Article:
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Guest post by Henry Jackson Communications Assistant Rosanna Rafel
Since King Abdullah came to power in Saudi Arabia in 2005, his moves towards reform, particularly for women, have been closely monitored. David Cameron visited Dubai in early November 2012 to secure a defence deal with Saudi Arabia, disappointing many human rights activists when he claimed that “On human rights, there are no no-go areas in this relationship. We discuss all of these things but we also show respect and friendship to a very old ally and partner”
In light of the Saudi monarchy’s alliance with the Wahabi Ullama, the religious scholarly community which adheres to a strict Salafi interpretation of Islam, reforms have proceeded cautiously. King Abdullah has announced that women will be appointed to the Shura advisory council from 2013, and will be granted the right to vote and stand in municipal elections starting from 2015. Women are also to be granted the right to practice law in the Kingdom, and will be given permission for the first time to join the religious police. Government scholarships have also been available to women since 2005 to encourage their education in foreign universities, suggesting an increased focus on women in the workplace.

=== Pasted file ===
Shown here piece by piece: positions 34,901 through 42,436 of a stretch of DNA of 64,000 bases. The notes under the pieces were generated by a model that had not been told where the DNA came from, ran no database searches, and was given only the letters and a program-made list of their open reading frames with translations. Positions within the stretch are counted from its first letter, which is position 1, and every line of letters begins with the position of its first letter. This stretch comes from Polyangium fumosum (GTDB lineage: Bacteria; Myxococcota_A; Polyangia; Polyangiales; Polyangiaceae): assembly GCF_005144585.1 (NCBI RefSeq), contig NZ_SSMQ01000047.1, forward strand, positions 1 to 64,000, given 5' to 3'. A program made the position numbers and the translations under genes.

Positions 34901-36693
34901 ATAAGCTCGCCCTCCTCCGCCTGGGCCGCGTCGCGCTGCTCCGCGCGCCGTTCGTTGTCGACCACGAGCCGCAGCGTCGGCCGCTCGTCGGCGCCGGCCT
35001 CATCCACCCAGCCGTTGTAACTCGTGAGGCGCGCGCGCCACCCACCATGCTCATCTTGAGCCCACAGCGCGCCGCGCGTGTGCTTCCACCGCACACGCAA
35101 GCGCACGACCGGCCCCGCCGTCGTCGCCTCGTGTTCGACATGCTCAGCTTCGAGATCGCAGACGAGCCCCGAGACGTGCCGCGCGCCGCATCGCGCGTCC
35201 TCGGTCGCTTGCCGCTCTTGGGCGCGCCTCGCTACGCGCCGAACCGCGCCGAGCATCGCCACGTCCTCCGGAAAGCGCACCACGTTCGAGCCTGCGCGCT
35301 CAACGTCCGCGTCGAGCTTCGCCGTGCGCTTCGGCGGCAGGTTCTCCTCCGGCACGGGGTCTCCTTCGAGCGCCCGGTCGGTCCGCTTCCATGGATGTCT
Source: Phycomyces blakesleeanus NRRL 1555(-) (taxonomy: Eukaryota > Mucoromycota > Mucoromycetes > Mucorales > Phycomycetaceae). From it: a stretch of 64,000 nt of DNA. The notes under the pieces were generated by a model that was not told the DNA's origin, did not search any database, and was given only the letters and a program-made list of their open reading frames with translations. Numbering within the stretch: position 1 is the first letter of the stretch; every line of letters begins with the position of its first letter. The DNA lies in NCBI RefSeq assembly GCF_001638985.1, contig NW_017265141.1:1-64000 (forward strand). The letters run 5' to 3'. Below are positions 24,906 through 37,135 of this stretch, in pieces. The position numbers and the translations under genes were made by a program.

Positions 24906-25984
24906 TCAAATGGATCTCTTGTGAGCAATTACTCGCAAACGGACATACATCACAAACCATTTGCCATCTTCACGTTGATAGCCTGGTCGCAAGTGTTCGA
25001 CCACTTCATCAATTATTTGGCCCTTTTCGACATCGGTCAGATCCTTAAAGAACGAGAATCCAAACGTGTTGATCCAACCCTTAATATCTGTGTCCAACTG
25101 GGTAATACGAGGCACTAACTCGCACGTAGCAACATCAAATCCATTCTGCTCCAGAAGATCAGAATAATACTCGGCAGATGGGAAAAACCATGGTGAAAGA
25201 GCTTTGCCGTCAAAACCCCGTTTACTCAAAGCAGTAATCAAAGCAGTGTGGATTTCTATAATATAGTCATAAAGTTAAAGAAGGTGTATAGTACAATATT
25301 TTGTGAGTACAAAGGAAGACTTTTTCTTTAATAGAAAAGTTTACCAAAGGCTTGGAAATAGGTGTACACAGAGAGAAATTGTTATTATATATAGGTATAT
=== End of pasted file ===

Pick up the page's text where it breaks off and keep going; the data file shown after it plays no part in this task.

Although Saudi Arabia women appear to be advancing in their fight for political and legal equality, but the fact remains that these measures still fall short of Saudi Arabia’s commitment to the United Nations Convention on Elimination of All Forms of Discrimination Against Women (CEDAW). If Saudi Arabia is to make further progress in this area, it is vital that other issues, including freedom of movement and matrimonial equality are addressed in line with the requirements of CEDAW.